from "Normal People"

July 5, 2019
Quotes from Sally Rooney's "Normal People":
He shrugged. Idly he wandered over to the bed and sat down. She was sitting cross-legged, holding her ankles. They sat there in silence for a few moments. Then he got onto the bed with her. He touched her leg and she lay back against the pillow. Boldly she asked if he was going to kiss her again. He said: What do you think? This struck her as a highly cryptic and sophisticated thing to say. Anyway he did start to kiss her.
Her breath sounded ragged then. He pulled her hips back against his body and then released her slightly. She made a noise like she was choking. He did it again and she told him she was going to come. That’s good, he said. He said this like nothing could be more ordinary to him. His decision to drive to Marianne’s house that afternoon suddenly seemed very correct and intelligent, maybe the only intelligent thing he had ever done in his life.
He told Marianne once that he'd been writing stories, and now she keeps asking to read them. If they're as good as your emails they must be superb, she wrote. That was a nice thing to read, though he responded honestly: They're not as good as my emails.
By now the unspoken consensus is that Helen and Marianne don’t like each other very much. They’re different people. Connell thinks the aspects of himself that are most compatible with Helen are his best aspects: his loyalty, his basically practical outlook, his desire to be thought of as a good guy.
Not for the first time Marianne thinks cruelty does not only hurt the victim, but the perpetrator also, and maybe more deeply and more permanently. You learn nothing very profound about yourself simply by being bullied; but by bullying someone else you learn something you can never forget.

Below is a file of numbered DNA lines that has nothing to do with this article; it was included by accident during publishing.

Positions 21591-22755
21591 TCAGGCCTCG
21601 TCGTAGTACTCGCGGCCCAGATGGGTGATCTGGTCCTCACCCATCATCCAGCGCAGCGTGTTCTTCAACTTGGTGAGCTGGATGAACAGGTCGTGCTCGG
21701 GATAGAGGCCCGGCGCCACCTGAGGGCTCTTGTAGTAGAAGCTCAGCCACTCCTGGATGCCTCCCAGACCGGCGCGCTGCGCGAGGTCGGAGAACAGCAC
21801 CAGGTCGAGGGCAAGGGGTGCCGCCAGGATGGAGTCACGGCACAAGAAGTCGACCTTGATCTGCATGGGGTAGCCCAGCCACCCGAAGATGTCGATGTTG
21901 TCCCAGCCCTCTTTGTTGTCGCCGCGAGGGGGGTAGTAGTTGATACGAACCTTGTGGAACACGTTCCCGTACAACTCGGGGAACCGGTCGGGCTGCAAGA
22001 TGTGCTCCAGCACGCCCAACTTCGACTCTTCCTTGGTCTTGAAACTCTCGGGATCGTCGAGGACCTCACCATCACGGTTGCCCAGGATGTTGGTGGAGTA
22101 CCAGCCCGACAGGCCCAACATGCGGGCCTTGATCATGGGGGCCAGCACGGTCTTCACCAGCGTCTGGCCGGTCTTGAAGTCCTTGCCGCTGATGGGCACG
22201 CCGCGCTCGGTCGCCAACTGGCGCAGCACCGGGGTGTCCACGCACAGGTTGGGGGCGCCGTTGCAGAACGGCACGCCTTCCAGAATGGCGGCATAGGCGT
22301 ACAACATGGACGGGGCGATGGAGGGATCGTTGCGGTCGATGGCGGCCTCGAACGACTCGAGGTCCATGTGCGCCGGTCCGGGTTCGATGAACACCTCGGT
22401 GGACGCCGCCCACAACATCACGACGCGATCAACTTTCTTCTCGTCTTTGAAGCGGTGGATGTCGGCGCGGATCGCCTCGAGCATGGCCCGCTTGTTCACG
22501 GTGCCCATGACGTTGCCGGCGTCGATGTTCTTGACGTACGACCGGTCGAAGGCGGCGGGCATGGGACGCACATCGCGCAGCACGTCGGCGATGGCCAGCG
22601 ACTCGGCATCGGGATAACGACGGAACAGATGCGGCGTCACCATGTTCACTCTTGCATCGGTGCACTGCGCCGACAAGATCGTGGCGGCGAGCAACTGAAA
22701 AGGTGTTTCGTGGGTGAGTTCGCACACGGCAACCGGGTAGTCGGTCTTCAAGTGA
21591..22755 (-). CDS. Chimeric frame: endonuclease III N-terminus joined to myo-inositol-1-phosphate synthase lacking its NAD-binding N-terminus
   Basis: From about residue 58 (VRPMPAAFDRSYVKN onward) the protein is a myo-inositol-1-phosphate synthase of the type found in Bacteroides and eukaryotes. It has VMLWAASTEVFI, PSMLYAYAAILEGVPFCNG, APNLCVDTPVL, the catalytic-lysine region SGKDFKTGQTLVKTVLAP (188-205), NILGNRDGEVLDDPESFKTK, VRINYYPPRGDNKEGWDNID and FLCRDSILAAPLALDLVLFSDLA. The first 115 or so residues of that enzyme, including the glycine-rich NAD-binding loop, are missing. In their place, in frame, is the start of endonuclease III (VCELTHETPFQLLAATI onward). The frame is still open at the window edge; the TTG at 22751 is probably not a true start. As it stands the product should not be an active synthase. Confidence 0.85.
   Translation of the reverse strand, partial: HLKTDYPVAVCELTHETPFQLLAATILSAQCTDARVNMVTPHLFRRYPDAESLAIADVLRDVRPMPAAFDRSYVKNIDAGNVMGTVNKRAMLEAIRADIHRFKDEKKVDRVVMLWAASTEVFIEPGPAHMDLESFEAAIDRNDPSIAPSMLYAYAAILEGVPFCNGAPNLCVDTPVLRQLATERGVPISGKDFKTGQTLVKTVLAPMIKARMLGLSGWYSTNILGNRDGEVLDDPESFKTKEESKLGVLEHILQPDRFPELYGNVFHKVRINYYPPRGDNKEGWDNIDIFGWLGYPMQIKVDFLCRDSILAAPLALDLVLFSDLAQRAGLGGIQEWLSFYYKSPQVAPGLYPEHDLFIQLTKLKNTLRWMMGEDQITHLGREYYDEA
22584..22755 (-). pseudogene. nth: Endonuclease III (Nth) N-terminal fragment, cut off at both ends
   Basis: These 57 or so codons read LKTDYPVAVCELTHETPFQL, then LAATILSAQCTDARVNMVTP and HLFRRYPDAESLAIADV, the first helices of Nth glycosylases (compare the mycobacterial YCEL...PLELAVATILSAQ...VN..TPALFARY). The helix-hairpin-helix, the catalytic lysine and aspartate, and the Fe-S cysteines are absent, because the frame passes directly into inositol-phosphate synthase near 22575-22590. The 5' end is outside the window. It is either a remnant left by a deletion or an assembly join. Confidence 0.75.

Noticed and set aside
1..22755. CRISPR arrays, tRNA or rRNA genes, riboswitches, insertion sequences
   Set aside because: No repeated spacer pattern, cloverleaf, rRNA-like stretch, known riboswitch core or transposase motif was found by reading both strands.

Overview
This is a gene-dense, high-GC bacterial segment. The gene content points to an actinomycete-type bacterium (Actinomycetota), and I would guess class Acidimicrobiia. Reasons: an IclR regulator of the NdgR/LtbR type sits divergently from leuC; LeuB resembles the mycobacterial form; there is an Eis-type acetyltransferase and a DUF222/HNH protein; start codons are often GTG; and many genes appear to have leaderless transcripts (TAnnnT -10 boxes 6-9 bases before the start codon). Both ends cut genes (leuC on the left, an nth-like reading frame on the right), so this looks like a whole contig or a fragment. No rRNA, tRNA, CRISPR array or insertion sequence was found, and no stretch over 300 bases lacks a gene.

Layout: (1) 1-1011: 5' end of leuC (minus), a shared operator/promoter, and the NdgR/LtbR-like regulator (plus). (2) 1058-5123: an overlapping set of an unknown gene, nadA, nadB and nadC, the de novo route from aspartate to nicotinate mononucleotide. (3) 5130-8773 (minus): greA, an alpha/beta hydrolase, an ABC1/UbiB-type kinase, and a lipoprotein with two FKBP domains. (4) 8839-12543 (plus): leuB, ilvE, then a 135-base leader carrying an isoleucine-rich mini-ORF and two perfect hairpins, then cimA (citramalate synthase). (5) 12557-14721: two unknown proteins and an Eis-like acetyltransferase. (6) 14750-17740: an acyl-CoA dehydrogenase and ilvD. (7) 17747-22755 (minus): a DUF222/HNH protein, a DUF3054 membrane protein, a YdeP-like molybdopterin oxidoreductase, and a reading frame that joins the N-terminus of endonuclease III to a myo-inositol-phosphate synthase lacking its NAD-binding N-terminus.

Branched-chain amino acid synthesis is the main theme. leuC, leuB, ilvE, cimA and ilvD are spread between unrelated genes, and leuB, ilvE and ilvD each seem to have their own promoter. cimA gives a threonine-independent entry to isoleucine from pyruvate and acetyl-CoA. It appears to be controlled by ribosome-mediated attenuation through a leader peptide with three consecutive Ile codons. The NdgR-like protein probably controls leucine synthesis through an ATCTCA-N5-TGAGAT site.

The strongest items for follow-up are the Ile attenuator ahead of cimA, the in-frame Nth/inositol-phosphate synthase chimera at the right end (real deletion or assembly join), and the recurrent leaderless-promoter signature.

Sally Rooney, "Normal People"
A terrific fast read, and it's easy to place bits of one's own weird high school and college experiences of on-again, off-again romance into it - I certainly have had the feeling that the email I was writing to try and woo was better than any of the stuff I made for my fiction or poetry class, and I recognize that the desire to be seen as a good guy is a big driver in my life. (For me it's a sign that I am most likely a good guy, objectively, since I trust people's opinions.)

The book was recommended by kottke who did a better job of with excerpts from it than I have here.
Bummed MAD magazine is becoming a zombie. I've fallen off the bandwagon, but when I buy the occasional issue I appreciate the work they seemed to be doing with indie comic strips.

MAD introduced a lot of kids to a lot of pop-culture, and had a terrific mistrust of authority stance.

Never woulda thought the Cracked brand would have become more vibrant (though I think the connection to the old faux-MAD print version was tenuous.)